The centenary of the birth of choreographer George Balanchine this year has created cause for celebration and revival of many of his most famous ballets among them "Serenade," the first ballet he choreographed in the United States, "Four Temperaments," "Jewels" and "Allegro Brillante." Robert Gottlieb, an editor and dance critic, served on the board of directors of the New York City Ballet, the company Balanchine founded, and brings a wealth of firsthand knowledge to George Balanchine: The Ballet Maker, his straightforward narrative of Balanchine's remarkable life. Born in St. Petersburg, Russia, George Balanchivadze was thrust into the dramatic political and social fabric that soon produced World War I and the Russian Revolution. He entered the Imperial School of Ballet and Theater at age nine after arriving too late to take entrance exams to the Naval Academy. Balanchine's subsequent development at the school as a musician, dancer and choreographer served as the springboard for his phenomenal output of dances.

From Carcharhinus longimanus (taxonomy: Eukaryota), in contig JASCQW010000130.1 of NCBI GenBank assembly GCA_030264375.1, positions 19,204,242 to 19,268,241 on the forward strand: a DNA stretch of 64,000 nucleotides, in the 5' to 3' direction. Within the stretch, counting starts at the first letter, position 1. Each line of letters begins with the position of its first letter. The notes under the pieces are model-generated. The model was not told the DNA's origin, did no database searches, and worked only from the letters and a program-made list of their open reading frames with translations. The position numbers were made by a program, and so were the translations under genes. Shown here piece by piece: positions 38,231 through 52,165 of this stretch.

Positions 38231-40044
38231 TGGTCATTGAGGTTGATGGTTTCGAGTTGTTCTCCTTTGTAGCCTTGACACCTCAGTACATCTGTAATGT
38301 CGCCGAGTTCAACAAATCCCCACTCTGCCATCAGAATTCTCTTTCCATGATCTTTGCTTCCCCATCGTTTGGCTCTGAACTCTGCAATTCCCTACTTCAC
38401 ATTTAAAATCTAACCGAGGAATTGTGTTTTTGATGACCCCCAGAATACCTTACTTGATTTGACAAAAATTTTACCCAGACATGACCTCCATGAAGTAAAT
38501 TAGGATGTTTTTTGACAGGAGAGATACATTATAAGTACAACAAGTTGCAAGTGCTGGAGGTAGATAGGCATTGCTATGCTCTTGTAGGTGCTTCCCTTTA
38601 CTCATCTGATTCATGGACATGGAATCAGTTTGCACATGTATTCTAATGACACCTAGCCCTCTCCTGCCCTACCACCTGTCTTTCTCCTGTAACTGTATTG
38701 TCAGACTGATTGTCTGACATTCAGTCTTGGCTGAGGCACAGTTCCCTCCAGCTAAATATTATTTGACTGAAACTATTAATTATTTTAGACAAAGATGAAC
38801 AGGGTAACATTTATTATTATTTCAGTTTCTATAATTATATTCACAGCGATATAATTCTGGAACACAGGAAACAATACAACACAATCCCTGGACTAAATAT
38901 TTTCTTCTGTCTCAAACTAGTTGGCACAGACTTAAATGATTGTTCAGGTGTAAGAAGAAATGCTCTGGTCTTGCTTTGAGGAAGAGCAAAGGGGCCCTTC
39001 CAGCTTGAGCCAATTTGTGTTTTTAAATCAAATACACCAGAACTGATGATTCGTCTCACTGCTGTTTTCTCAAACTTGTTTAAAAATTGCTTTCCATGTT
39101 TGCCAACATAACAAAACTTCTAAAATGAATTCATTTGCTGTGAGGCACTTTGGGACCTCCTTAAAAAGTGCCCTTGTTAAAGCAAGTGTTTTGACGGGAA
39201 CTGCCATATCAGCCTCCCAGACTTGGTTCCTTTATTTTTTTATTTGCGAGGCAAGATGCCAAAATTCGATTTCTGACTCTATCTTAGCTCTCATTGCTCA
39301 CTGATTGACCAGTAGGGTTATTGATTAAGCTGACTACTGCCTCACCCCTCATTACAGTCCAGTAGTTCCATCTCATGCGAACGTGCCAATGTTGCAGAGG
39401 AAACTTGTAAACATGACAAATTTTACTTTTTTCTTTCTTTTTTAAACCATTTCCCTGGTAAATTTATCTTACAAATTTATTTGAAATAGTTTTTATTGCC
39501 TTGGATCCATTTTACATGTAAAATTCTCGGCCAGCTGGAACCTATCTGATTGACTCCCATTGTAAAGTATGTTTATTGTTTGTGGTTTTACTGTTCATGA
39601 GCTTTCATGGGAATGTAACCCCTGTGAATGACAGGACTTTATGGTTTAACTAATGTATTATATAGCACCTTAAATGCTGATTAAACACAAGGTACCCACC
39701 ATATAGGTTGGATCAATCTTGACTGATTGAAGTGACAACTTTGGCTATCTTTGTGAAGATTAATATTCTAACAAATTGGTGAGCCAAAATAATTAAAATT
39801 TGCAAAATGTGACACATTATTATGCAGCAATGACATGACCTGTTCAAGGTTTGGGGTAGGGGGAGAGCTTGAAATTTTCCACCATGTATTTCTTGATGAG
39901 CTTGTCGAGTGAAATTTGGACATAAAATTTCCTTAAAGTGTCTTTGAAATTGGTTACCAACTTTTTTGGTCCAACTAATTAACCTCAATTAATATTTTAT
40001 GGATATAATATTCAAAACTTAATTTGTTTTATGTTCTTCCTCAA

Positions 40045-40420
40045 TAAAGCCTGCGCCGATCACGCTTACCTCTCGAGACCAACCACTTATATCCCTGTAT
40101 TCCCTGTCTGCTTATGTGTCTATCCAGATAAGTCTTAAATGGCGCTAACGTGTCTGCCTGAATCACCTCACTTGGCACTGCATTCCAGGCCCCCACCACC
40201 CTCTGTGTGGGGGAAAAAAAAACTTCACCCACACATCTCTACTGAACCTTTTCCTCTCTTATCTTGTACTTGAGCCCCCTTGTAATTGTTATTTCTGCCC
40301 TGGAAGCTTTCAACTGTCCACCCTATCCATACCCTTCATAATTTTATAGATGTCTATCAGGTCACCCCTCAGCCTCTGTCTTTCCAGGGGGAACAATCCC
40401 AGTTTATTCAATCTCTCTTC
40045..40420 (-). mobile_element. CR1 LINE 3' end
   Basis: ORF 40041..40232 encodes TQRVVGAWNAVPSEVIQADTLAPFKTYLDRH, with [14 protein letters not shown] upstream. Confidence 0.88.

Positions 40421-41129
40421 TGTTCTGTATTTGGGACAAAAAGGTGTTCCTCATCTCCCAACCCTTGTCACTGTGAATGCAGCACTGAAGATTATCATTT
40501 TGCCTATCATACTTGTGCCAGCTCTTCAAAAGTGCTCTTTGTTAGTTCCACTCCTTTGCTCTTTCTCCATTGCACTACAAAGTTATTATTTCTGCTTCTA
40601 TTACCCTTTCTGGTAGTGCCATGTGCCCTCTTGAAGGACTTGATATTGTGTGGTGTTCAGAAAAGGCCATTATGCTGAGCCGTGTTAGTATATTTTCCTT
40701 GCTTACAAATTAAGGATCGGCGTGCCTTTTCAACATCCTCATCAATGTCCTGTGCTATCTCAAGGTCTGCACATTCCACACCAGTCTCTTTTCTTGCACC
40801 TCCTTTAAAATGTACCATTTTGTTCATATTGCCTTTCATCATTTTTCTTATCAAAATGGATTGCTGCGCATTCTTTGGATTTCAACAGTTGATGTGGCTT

So did money or lack of it. Though never outwardly bothered by either having money or being penniless, Balanchine always seemed to thrive in situations where time was of the essence, money was on the line or a problem presented itself. Throughout his prolific career his five marriages (all to ballet dancers, most of them much younger than he), his early wandering years after he left Stalinist Russia creating works for Diaghilev's Ballets Russes and other European companies, his time as a choreographer on Broadway and in Holly-wood, and his subsequent maturation with the School of American Ballet and the New York City Ballet Balanchine, like Shakespeare, seemed to create his most inspired works out of the most mundane of circumstances. Bonnie Arant Ertelt is a writer in Nashville.